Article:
Ann Arbor’s 4th Annual HomeGrown Festival welcomes the community to celebrate the bounty of healthy and delicious foods produced right here in Southeast Michigan on Saturday, September 10. HomeGrown was created to raise awareness about the need for food security in order to solidify a sustainable future. Since 2008, the Ann Arbor Farmer's Market has served as the home for the festival which every year has brought together local farms, local food vendors and other local businesses to discuss important environmental and economic issues with the public and have a lot of fun doing it! Come out and taste the variety of flavors from area restaurants, sample local brews & wines and enjoy quality entertainment. Local bands will be jamming all day long and there are many fun activities for kids as well. Help spread the word about the the region’s rich foodshed and invest in the local economy! 6-11pm. 315 Detroit Street. 734-619-0429. www.HomeGrownFestival.org
The night before Thanksgiving is a notoriously busy bar night. Friends are back in town to see their families, but everyone really just wants to utilize a permissively late weeknight jamboree to blow off some much needed steam, before they have to behave themselves at the dinner tables tomorrow in front of grandparents and in-laws.
Two things from the get go: First: Your library can be (and always has been) a reliable source of cultural programming that can enrich the community. That can be author talks, it can be craft activities for kids, but it can ALSO engage the local music scene in very interesting ways…What I mean is, the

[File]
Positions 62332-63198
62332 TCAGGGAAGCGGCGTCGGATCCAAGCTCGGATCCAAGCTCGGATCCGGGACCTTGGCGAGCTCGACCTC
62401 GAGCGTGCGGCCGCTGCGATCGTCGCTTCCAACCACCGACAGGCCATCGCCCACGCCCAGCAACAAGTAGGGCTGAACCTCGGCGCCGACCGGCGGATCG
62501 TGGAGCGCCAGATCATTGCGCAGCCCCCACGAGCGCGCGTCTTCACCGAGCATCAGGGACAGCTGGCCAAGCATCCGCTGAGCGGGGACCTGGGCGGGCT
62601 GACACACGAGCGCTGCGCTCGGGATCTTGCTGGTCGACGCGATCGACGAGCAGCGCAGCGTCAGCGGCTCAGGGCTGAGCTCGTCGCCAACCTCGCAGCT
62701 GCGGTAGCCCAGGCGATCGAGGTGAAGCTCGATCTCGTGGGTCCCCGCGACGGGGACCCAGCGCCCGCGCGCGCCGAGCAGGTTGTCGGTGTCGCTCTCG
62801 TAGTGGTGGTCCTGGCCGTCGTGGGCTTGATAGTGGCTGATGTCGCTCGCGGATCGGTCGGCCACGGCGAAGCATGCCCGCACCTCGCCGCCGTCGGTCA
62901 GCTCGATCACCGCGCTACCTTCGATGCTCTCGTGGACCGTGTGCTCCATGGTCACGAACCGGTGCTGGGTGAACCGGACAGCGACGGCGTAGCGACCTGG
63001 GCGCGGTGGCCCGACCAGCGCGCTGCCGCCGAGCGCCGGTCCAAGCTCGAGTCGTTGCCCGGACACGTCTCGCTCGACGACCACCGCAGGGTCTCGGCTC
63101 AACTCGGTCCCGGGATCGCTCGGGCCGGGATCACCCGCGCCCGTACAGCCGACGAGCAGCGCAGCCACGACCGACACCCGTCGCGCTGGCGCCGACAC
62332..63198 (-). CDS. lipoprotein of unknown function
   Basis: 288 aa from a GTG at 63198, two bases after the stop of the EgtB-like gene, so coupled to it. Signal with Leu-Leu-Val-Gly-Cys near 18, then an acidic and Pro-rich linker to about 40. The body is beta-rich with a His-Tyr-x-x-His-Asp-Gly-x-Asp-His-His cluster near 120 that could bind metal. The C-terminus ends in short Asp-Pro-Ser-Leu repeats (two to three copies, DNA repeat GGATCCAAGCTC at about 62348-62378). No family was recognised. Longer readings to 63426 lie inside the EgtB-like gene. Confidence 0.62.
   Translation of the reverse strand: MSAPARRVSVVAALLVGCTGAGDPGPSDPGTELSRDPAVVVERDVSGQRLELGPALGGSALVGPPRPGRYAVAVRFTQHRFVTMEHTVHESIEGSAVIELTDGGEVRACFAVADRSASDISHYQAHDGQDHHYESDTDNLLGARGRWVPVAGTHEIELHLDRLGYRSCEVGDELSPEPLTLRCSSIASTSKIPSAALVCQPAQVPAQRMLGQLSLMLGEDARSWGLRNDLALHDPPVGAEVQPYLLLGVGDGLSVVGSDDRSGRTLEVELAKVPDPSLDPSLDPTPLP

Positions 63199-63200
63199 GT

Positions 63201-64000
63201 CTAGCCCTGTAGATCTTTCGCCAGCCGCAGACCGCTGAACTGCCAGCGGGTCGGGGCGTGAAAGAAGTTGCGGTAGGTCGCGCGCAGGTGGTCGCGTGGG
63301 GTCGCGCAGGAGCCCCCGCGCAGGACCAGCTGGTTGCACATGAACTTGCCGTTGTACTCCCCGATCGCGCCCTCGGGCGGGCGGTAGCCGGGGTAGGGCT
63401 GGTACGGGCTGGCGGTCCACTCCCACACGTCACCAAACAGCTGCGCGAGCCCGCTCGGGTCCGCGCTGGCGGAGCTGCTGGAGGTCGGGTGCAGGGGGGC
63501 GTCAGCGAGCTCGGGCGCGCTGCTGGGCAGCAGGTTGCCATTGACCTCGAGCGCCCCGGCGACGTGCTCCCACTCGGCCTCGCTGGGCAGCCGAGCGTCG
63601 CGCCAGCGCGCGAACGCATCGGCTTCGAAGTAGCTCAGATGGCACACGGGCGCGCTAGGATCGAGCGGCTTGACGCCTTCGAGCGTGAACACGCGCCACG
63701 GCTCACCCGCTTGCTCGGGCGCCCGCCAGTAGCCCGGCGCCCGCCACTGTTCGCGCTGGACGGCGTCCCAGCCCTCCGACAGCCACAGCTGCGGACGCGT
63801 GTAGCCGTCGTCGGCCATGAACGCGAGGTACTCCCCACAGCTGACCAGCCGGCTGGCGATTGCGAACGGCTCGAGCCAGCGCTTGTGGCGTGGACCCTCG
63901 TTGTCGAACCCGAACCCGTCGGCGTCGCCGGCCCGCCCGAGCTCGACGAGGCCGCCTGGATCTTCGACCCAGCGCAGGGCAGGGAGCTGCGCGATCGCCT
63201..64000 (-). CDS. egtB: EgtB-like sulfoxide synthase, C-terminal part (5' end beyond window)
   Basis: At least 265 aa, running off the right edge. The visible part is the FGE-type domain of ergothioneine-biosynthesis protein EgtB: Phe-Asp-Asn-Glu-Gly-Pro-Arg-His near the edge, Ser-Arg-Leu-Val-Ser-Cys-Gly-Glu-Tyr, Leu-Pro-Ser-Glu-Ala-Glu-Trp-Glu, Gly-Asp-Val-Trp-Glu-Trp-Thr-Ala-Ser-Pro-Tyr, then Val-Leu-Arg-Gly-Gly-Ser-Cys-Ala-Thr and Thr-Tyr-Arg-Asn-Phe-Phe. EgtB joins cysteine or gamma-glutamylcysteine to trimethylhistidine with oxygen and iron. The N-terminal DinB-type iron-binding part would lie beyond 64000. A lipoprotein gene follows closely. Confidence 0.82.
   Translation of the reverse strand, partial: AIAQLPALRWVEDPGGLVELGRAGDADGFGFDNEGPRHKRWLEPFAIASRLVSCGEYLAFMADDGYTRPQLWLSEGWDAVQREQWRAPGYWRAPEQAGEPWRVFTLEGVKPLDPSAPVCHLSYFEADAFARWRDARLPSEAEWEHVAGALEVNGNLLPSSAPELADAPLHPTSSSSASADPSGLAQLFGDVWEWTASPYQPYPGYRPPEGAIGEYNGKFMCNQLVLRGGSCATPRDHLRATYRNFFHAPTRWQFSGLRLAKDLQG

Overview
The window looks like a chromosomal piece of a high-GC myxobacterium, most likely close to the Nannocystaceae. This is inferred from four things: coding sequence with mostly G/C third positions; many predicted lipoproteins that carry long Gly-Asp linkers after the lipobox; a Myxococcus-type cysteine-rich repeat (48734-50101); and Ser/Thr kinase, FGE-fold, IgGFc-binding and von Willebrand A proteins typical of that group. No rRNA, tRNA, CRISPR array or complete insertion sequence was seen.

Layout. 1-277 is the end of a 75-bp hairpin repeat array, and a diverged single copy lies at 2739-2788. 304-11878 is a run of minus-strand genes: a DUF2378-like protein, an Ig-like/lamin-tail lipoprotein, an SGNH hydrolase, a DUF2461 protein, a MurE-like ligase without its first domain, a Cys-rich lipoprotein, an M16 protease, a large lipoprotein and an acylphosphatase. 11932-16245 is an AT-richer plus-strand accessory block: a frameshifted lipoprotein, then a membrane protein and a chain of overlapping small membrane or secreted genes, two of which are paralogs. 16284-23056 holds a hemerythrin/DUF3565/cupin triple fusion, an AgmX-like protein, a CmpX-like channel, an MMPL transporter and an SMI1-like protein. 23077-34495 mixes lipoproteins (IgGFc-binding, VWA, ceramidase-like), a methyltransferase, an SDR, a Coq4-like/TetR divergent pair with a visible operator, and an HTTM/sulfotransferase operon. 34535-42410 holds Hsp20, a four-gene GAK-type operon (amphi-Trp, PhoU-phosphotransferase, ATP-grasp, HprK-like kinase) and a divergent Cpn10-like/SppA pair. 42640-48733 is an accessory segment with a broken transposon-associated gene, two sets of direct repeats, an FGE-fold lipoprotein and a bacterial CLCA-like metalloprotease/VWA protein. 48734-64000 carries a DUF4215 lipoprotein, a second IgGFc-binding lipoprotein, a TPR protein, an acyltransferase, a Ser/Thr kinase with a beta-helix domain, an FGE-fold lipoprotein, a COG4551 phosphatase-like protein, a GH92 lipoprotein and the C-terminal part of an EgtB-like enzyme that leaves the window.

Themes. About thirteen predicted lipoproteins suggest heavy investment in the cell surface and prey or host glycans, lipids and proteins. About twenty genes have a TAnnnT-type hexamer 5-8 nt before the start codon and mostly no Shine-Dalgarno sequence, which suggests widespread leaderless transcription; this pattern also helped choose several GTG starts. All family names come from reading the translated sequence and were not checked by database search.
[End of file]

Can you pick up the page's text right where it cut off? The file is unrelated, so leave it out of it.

Ann Arbor based filmmaker’s latest documentary features Michigan musician/horror novelist Scott Allen spent a dozen years in the music scene, primarily with post-punk quartet Thunderbirds Are Now….but now…he’s getting into film. Documentary film, specifically. A Livonia native, Allen moved to Ann Arbor seven years ago to work for Automobile Magazine. While this fatefully aligned
Local musician Rick Coughlin founded Grove Studios in late 2016 with the goal of establishing it as a community space for musicians—by musicians! The Grove team’s idea, with an architectural vision of Breck Crandell, was for a compound of individual artists’ rehearsal spaces comprised of a fleet of shipping containers. Coughlin’s efforts have been aided by the